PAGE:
Last year, BuzzFeed hit more than 220 employees, or 15 percent of the workforce. On Tuesday, employees of the company's news department responded with the announcement that they were planning to form a union.
"It's not so funny and memes," the organizational committee said in a statement. "Our employees have been organizing for months, and we have legitimate complaints about unfair pay quotas, diversified fluctuations and redundancies, weak benefits, skyrocketing costs, diversity and much more."
More than 40 of those who lost their jobs in the last layoff worked in the company's agencies in New York, Washington, San Francisco and Los Angeles. The cuts included all seven members of the BuzzFeed News national desk and its seven-person security group.
The Murmurs of a Union began among the company's employees in 2015, when a group of employees met with NewsGuild in New York to discuss the issue of pay differential, especially in terms of women and color workers. The group continued its efforts this fall, when more than 50 employees attended a meeting at the NewsGuild office.
The work losses have further motivated the organizers, according to Dominic Holden, a political reporter at BuzzFeed News and a member of the Organizing Committee. Davey Alba, a senior technology reporter, said, at his discretion, that "about 90 percent" of qualified BuzzFeed employees supported the idea.
A spokesman for BuzzFeed did not respond immediately to the organizational work. Ben Smith, editor of BuzzFeed News, said in a statement: "We look forward to meeting with the organizers to discuss a way to voluntarily recognize their union."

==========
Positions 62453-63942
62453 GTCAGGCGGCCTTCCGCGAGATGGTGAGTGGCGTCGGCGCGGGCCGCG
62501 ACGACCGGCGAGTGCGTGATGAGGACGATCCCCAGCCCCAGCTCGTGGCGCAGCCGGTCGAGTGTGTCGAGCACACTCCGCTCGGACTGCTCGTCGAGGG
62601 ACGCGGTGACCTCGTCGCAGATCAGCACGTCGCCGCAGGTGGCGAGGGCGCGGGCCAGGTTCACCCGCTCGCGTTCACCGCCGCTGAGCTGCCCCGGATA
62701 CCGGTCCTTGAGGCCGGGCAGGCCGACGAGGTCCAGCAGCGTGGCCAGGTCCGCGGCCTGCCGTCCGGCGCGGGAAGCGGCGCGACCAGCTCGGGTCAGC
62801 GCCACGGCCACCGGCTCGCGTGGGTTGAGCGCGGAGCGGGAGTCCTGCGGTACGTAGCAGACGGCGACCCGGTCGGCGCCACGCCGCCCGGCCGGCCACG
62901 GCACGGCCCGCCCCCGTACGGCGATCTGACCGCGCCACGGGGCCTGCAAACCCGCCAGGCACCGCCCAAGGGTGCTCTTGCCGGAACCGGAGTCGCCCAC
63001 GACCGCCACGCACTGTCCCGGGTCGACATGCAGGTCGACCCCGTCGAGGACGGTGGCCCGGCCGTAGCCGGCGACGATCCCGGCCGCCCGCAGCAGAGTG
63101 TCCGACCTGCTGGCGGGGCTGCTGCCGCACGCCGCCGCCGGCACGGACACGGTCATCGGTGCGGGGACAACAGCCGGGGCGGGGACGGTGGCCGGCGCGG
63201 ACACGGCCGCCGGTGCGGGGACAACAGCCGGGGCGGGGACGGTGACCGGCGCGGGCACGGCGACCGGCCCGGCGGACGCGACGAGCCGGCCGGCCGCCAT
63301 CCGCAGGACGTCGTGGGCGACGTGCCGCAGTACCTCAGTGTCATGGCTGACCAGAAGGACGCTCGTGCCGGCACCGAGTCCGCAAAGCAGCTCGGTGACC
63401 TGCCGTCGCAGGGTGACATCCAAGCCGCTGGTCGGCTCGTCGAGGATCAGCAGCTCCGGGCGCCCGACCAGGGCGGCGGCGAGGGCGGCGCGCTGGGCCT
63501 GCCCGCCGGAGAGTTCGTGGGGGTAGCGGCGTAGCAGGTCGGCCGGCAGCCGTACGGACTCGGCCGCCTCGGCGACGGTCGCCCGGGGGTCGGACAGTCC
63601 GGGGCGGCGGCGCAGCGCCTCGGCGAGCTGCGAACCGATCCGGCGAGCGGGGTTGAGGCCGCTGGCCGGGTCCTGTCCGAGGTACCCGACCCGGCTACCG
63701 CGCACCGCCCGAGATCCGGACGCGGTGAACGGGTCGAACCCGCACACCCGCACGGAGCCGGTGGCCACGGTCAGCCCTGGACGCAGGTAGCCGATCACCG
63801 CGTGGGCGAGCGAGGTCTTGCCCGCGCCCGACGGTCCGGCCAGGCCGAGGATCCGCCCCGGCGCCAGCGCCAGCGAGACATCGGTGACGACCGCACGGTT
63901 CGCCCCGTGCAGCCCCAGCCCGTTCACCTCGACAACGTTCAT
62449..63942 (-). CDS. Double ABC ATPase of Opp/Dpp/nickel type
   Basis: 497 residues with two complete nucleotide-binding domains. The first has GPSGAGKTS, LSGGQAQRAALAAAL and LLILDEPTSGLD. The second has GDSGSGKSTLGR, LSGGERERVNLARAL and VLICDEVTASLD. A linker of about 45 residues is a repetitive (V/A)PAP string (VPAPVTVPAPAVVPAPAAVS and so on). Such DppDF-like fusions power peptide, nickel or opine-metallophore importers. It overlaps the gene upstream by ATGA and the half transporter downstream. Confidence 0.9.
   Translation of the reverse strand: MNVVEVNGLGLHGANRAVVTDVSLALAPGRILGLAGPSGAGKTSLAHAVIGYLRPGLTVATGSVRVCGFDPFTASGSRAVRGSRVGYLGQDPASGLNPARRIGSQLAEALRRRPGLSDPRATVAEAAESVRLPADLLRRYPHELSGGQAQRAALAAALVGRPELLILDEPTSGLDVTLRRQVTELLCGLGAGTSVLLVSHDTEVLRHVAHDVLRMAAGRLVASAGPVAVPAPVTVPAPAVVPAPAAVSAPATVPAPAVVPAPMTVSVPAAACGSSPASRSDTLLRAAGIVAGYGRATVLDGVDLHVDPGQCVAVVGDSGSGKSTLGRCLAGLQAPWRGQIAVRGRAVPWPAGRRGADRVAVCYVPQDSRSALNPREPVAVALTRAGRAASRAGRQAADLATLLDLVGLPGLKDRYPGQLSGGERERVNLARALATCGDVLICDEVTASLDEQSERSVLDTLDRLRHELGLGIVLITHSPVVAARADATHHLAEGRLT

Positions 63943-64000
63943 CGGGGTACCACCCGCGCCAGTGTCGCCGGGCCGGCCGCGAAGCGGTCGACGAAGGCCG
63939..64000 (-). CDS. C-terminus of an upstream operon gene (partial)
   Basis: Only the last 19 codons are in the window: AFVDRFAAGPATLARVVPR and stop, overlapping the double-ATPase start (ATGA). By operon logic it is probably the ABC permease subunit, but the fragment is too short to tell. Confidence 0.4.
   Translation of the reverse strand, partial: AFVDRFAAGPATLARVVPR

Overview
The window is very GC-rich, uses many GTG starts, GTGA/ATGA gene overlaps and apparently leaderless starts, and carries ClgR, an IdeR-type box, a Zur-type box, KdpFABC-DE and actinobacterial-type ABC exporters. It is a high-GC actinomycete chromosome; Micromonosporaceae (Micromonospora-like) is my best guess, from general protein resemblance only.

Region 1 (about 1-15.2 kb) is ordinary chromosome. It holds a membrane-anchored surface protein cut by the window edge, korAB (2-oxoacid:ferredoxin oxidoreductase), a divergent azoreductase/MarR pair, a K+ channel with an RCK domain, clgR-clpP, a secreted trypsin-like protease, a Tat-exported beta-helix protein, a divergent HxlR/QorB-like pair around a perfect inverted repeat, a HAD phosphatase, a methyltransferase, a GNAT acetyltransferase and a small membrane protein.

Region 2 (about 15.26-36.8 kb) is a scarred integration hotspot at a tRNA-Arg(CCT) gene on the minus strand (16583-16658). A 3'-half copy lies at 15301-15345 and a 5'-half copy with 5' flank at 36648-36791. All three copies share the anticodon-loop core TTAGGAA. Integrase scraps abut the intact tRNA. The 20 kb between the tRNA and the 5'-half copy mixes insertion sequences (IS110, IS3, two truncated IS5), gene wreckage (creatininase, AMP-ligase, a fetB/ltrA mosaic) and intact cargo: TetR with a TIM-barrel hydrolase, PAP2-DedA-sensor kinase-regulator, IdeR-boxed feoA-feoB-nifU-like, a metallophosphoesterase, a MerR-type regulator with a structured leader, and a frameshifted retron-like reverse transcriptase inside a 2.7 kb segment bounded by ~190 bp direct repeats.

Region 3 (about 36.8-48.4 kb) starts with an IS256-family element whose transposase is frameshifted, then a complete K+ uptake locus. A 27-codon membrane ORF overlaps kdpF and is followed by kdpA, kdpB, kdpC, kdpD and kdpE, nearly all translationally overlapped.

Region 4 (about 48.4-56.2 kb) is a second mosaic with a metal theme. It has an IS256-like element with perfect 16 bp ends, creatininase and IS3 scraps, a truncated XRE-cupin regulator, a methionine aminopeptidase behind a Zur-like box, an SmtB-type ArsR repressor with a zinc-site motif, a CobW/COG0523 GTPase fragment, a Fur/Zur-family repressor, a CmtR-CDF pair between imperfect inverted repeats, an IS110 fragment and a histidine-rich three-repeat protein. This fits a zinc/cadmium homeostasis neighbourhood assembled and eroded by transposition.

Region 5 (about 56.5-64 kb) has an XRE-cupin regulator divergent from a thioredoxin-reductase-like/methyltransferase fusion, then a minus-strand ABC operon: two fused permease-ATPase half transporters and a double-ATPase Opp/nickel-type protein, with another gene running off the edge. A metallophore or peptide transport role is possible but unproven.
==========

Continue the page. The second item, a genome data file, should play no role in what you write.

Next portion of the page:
BuzzFeed workers have already had success in challenging management. Days after the resignation, about 600 current and former employees signed an open letter written on Medium that pushed Mr. Peretti and other executives to compensate the closed employees for unused holiday and days off as part of their exit packages.
It worked. Hours after the letter was published, Peretti informed the staff that he would provide the request.
So far, the Union effort only involves employees at BuzzFeed News, the division of the company led by editor Ben Smith.  If the company recognizes the association, a certification with NewsGuild follows with a negotiation of who would be covered under a contract.
If BuzzFeed does not recognize the association, the organizers said they would make a choice for election with a national labor union official present to facilitate a secret ballot.
"I'm sure of management," Alba said. "I think they will voluntarily recognize it."
Workers at BuzzFeed News are the latest digital media employees to pursue a union service. So far this year, Vice Media, affiliated with Writers Guild of America, East, has expanded the number of employees counted as unions, and employees of Refinery29 organized a union, also under the Writers Guild banner.
According to a report by Harvard Business Review, 30 digital news sites and newspapers have recognized unions since 2015. "In total, the number of unions in internet publishing has increased 20 times since 2010, the report says.
Mr Peretti is on the record and opposes the idea In 2015, he said, "I don't think an association is right for BuzzFeed."
In an interview with The New York Times in November, Mr. Peretti answered a solution to the fleeting economic landscape that now affects digital media companies: a number of mergers among the best internet publishers, including Vice, Vox Media, Group Nine Media and Refinery29, Peretti argued that if BuzzFeed and these companies were to unite, they would be better able to negotiate favorable terms with powerful technical platforms such as Facebook.
"He clearly understands the value of collective bargaining," Mr. Holden said. "And we agree with him that collective action is crucial to ensuring a right nice deal. "